I have a reputation as a Mustang fanboy, and for that reason I have chosen to keep the number of Ford Mustangs featured here to a minimum unless they have some special quality to them. You aren't likely to see a plain-jane 1965 Mustang notchback coupe here. While some may feel that this is unfair, since I've featured cars as unexciting as a beige 1969 Dodge Dart sedan, the Mustang is so common that I don't normally take pictures of them when I see them.
That said, here's a Mustang. It's a 1971 Mach 1 Sportsroof I discovered parked on a street in the shopping district in Santa Cruz. It was an added bonus, really, since my main attraction was a 1956 Ford Fairlane across the street (visible in some of the photos).
The 1971 model year was a huge change for the Mustang, the first year of the so-called "Boxstang" body style and the biggest body the Mustang had ever worn. Emphasis was more on luxury and comfort than outright performance, and the sheetmetal grew into a behemoth that reflected a "longer, lower, wider" mindset. Safety was also a growing concern, as the interior gained more padding, seat belts, foam and sound deadener that added weight. The sporty wood-rimmed three-spoke steering wheel I've always loved on the early Mustangs was gone, replaced by a two-spoke plastic affair with a fat padded central bar. And yet, the car still had dainty little bumpers (until 1973, anyway) and a fuel filler in the taillight panel. Visibility was a huge issue in this car. Look at that roofline with its near-flat fastback rear deck. Imagine trying to parallel park a car with a blind spot that big!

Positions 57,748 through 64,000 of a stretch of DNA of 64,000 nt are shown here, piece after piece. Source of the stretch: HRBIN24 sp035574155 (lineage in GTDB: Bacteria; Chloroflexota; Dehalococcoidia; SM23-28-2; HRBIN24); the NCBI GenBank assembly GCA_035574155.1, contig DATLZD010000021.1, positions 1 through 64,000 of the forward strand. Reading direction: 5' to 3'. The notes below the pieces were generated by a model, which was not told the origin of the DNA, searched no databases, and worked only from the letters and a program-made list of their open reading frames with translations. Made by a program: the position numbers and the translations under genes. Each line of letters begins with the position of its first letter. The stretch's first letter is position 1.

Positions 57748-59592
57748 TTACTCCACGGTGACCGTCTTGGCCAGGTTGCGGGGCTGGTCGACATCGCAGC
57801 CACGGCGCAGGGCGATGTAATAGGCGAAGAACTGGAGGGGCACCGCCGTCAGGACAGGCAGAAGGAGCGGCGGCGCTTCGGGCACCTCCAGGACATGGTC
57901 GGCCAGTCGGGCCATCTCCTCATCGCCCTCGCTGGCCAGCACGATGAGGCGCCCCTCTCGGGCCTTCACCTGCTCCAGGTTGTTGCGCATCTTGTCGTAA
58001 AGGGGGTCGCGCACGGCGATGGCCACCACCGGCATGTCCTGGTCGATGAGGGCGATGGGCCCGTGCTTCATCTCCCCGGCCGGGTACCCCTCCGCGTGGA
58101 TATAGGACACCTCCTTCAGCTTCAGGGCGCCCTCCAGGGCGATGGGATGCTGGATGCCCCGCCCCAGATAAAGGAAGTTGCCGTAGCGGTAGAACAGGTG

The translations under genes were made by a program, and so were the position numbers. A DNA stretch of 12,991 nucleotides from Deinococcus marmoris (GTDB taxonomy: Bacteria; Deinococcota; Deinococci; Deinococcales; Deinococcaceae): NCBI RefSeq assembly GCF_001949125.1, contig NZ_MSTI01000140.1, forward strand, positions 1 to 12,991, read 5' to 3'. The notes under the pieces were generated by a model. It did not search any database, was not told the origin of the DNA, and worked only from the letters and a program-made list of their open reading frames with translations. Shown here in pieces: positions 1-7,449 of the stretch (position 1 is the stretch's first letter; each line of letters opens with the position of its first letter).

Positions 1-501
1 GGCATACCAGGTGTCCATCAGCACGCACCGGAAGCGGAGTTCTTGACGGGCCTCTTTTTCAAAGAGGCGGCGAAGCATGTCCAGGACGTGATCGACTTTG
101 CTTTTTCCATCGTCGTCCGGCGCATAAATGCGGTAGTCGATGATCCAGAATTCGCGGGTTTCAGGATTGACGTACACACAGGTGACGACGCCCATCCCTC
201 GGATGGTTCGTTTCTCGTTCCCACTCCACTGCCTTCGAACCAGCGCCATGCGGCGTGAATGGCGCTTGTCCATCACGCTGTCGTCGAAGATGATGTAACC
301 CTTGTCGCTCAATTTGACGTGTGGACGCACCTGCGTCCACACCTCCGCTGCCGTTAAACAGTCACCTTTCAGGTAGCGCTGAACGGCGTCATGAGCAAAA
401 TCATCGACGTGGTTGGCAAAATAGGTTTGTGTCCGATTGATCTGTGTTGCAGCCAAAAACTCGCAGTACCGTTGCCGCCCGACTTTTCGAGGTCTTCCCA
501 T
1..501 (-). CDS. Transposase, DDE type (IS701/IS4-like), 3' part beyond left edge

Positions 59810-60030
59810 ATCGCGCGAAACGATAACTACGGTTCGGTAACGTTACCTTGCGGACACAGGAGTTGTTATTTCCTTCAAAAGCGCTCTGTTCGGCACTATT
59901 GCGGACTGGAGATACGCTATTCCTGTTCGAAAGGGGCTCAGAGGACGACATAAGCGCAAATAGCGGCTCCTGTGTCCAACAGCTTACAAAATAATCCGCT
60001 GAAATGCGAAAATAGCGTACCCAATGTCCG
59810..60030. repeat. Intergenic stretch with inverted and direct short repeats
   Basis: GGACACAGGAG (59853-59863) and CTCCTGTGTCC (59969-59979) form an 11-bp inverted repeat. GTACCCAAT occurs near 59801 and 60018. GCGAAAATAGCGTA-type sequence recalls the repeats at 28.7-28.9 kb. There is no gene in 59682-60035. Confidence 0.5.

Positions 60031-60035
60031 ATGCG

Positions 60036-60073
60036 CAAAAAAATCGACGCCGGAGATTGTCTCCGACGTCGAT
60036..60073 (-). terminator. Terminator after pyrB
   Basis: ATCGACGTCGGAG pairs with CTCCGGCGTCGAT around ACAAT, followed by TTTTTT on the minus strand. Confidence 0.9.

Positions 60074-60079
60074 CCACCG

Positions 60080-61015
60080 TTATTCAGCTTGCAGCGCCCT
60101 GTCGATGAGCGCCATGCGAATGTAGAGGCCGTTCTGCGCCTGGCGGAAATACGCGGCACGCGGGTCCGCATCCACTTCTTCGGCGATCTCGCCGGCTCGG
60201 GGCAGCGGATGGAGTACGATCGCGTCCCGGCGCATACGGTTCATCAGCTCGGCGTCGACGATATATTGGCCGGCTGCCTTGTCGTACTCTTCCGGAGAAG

This example, being a Mach 1, likely sports a 351 cubic inch V8 and a four-speed manual. It rolls on Magnum 500 wheels. Paint appears to be Grabber Blue with the full black stripe package, and it features the body-color rubber front bumper cover, front air dam, color-keyed sport mirrors, and dual-scoop hood. All it's missing is a spoiler and rear window slats. It looks like the owner has added a custom exhaust system, which makes sense given the sticker advertising NorCal Horsepower. That makes me wonder how many ponies this ponycar really packs under that long hood.
If this was my car, I'd definitely straighten out that rear bumper and touch up the black trim on the taillight panel. I'd also clean up the wheels and remove that fender sticker. The color and stripe package are perfect for a car of this caliber. It's a fine example of a fairly rare Mustang that looks like it gets out often.